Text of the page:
"A Koch brothers group is being investigated for sending mailers with incorrect information about how to register to vote ..." Am I surprised, No. Sound like Harper's 2011 campaign, Yes way to much only he used phones.

These people are all leeches and survive because the rest of us work time to start something new and go after their assets, which could maybe with a changed law or two be proven illegal gains.

double nickel said...

I think I have Harperoids.

Boris said...

"In this sense the 20th century was certainly an outstanding age of superstition, and the cause of of this is an overestimation of what science has acheived - not in the field of the comparatively simple phenomena, where it has been extradinarily successful, but in the field of complex phenomena where the application of the techniques which proved so helpful with essentially simple phenomena has proved to be very mislreading' - Hayek in LT Hobhouse Memorial Lecture, LSE 1978

Anonymous said...

Why are we only hearing about this now?

Anonymous said...

Alison @ 3:00: Thanks for the easy breakdown of the differences between Neolibs and Neocons. Makes it easy to understand.

Alison said...

Chris : Glad to hear it's available in Vancouver bookshops. I tried to order it through various wholesale Canadian book distributors but they weren't carrying it.
Not surprising that there's lots of lovely corp money available to create libertarian/free market think tanks, or "do tank" as one styles itself, to disseminate their interests through promedia, but it does rather skew and curtail the public discourse. Hence the prevailing myth so damaging at election time and despite all evidence to the contrary, that the Cons are good on economy.

Mogs : Yes, I thought that too re election fraud.
Thanks by the way for your plug of this post in Tyee comments - much appreciated.

Double nickel : Important to remember however that while neo-liberalism got its start in Canada via Mulroney, it was considerably further entrenched by Chretien and Martin; Harper only inherited it and cranked it up.

Boris : Is Hayek referring to attempts to predict 'spontaneous order' in that quote? Hayek is way above my intellectual pay grade.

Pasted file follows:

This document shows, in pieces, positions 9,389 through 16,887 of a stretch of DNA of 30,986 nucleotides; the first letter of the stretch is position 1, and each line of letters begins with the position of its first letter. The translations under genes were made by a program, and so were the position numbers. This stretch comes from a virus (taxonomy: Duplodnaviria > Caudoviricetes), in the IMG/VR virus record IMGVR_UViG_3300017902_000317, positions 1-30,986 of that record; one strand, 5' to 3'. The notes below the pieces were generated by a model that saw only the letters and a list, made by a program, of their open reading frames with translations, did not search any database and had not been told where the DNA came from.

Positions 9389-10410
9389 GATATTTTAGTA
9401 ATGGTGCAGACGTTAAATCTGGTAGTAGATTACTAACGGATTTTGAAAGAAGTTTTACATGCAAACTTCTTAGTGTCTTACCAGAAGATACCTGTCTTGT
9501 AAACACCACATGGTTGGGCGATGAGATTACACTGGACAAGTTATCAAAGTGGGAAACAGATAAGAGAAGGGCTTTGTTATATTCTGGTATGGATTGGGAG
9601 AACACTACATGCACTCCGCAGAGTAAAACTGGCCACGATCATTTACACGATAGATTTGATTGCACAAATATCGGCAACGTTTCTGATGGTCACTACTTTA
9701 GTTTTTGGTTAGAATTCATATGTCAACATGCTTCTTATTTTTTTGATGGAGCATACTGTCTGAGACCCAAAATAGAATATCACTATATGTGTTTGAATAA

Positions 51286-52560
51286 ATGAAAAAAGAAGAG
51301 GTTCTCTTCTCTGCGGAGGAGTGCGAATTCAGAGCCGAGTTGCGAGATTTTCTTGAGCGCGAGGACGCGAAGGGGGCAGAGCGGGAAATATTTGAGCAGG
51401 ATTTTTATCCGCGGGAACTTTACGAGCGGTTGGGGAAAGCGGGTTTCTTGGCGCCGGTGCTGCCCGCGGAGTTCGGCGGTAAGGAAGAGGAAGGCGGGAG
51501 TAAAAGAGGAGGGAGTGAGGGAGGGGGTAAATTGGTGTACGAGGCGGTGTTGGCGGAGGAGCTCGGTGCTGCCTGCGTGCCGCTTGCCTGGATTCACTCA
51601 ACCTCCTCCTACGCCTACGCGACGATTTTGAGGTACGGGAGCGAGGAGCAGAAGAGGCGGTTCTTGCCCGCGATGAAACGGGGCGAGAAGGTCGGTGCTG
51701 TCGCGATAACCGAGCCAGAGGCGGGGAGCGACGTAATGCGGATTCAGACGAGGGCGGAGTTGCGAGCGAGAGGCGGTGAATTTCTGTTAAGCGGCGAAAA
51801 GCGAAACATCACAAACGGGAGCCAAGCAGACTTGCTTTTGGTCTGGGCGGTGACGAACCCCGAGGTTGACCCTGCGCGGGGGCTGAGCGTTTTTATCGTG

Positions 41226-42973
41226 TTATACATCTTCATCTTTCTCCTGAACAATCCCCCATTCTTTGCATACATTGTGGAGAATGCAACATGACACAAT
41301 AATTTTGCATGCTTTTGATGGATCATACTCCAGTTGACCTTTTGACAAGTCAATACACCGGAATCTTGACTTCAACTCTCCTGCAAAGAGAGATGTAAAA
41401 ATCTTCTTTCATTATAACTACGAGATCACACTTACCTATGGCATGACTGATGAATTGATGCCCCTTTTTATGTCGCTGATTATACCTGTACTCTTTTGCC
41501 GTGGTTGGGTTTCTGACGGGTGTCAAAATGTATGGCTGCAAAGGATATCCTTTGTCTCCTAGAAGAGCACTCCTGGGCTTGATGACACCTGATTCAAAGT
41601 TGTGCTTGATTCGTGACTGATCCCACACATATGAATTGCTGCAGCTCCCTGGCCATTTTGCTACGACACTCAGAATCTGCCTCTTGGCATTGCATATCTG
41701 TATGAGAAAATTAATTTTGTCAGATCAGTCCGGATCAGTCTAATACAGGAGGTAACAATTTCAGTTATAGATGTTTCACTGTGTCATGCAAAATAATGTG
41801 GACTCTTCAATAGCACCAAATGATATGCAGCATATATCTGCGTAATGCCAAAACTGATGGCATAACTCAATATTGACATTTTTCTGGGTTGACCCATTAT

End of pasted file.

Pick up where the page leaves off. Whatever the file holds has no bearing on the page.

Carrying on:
Anon@8:17 : Oh my. Tons has been written about this. It's been seven years since I linked to How Did We Get Into This Mess by Monbiot.
But running down how it operates in Canada and who is funding it is entirely missing from promedia discourse. Try to imagine CBC rounding off an 'expert' interview with a tank spokesey by using more than just the adjective "conservative" - if that. It's just too ubiquitous. In Tax Is Not a Four-Letter Word, Alex and Jordan Himmelfarb (Alex is former clerk of the privy council) point out that Canadians under 40 have never known anything but neo-liberal politics.

Alison said...

Anon@9:39 : You're very welcome. I tried to find a catchy vid on the diffs but failed. If anyone knows of a witty succinct one, let me know so I can post it - get this subject more interesting to more people .

Boris said...

Alison, it's a quote lifted from something else I'm currently reading used to illustrate the idea that that world is complex and can't be boiled down into a simple analysisor solution to its problems. Quite the opposite to the way these guys are actually applying Hayek (who, like all intellectuals, simply weaves ideas and not practicalities), which mostly involves intellectually rigged 'think-tanks' and minds that always conclude neoliberalisation is the answer all things, much the same way religious fanatics operate.

Alison said...

Boris : So ... it is about the difficulty of predicting spontaneous order then ;-)

Boris said...

Yes. :)

Unknown said...

You are welcome Alison as I've said before keep up the excellent blog.


PS: I love your way of viewing/reporting ;)

GregH said...

cocoabean: "Harper is no libertarian. He does Hayek a disservice."

Well, Hayek isn't really a Libertarian either. He's a Neoliberal hero & one of the people who started the Mont Pelerin Society. This whole set of ideas is pretty mixed up, but Neoliberals are ok with that, because they do their best work when the public is looking the other way.

Anonymous said... Why are we only hearing about this now?

(See above) Because Gutstein and his book have been all over the CBC, The Globe, The Star, and all the usual Postmedia outlets. Haven't they?